Could you tell what is the difference between be the first to do something and be the first to have done something? For example:
The country is the first to use nuclear power.
The country is the first to have used nuclear power.
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In context, both probably mean the same thing.
There are many tenses in English. Sometimes there are important differences between them, and sometimes not.
Life if I said, "Bob is in Chicago", that's present tense. He is in Chicago right now (at the time I say it). If I said, "Bob was in Chicago", that's past tense. He was in Chicago at some time in the past. Normally the context would tell you just when. He might still be in Chicago now, he might have left and returned, or he might be somewhere else. Just based on that sentence, you don't know.
But in other cases it doesn't matter. If I say, "Neil Armstrong was the first man to walk on the Moon", or "Neil Armstrong is the first man to walk on the Moon", both sentences mean the same thing. If he was the first, then he still is the first. Nothing that happens later can make him cease to be the first.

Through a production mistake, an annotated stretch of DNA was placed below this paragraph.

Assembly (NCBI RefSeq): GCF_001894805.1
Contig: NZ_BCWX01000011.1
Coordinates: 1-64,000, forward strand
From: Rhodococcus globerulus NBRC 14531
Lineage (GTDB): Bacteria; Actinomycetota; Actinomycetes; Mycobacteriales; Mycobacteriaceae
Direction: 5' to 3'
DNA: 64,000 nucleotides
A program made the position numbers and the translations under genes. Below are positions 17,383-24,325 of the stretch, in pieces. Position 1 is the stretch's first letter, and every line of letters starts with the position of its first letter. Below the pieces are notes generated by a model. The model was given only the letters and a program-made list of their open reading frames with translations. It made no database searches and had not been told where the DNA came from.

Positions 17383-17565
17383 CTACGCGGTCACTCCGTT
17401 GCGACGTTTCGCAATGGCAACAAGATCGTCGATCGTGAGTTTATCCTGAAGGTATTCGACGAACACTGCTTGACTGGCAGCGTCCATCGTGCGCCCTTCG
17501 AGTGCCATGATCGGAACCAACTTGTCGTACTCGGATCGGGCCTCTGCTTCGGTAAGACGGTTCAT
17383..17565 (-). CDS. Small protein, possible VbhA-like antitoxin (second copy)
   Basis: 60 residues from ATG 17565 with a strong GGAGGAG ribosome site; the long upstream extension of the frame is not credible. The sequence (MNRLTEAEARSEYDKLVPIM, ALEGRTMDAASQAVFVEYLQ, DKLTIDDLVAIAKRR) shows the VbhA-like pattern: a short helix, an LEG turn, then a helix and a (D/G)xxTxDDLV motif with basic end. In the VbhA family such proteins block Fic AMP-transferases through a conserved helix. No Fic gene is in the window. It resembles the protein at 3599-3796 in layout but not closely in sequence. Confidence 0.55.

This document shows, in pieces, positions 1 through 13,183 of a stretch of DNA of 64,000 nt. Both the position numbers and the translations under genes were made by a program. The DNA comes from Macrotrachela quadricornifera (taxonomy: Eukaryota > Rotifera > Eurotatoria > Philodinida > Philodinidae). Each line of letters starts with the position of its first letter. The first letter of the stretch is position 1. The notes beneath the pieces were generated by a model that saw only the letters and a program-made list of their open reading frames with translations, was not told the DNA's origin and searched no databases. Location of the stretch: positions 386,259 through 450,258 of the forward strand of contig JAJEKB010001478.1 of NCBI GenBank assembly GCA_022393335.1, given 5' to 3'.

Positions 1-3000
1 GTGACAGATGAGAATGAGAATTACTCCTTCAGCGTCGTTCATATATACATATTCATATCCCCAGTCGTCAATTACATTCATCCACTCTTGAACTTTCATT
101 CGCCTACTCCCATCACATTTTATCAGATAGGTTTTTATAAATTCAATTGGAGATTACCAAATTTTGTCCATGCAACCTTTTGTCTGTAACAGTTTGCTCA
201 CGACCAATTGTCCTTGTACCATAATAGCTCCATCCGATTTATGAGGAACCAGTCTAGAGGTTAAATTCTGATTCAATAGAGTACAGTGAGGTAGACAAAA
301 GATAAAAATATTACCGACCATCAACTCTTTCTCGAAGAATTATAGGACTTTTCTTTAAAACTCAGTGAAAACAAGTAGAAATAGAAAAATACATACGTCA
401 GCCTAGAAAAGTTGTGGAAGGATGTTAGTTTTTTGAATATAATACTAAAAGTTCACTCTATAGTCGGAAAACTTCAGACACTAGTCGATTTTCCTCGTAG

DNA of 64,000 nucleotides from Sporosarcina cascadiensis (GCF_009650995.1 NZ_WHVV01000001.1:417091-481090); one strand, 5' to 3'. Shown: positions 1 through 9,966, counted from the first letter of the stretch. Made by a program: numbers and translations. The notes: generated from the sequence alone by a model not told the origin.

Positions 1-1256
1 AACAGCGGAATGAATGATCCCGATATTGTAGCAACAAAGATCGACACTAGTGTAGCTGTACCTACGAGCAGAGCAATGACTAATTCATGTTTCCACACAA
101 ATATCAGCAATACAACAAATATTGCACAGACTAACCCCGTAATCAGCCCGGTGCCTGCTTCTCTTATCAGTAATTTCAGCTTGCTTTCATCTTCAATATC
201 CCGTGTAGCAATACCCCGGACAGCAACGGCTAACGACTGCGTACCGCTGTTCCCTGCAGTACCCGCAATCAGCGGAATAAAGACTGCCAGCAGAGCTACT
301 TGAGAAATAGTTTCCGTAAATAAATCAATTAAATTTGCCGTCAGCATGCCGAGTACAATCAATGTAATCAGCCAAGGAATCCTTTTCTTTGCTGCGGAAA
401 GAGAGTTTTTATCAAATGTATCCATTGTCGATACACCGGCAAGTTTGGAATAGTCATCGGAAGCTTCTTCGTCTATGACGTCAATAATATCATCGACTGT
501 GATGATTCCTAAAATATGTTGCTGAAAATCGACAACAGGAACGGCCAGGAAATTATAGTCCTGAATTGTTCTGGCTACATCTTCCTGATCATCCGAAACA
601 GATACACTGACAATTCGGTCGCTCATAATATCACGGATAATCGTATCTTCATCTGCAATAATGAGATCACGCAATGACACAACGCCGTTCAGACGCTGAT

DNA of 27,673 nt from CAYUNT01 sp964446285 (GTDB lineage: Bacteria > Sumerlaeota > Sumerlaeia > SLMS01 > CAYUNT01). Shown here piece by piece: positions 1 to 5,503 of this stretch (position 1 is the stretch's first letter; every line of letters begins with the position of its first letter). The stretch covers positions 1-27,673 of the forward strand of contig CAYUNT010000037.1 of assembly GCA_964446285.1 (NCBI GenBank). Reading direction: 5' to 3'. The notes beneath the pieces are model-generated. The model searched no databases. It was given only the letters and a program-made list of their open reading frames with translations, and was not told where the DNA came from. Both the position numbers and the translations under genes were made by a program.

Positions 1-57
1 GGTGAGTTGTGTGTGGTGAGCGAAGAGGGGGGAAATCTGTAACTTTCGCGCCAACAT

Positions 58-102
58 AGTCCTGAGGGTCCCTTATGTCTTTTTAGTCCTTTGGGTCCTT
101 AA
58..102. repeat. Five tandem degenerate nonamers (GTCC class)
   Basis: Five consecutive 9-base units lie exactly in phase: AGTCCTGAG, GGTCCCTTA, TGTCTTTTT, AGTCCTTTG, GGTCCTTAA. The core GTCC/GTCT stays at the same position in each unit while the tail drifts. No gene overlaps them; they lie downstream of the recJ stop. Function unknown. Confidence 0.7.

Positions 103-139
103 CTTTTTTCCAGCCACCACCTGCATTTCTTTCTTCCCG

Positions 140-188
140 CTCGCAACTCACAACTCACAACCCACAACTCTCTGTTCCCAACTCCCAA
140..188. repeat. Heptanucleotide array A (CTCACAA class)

Sometimes it's iffy. Like, "Sally was my youngest sister" versus "Sally is my youngest sister". If she was the youngest at some time in the past, she probably still is the youngest. But not necessarily. Maybe my parents have had another child so Sally isn't the youngest any more.
I'm reminded of a time a politician came to speak at my high school, and the principal introduced him as "a former graduate of Northport High School". When the politician got up to speak, he said, "I thought I still was a graduate." Whether he WAS a graduate or IS a graduate should be the same thing.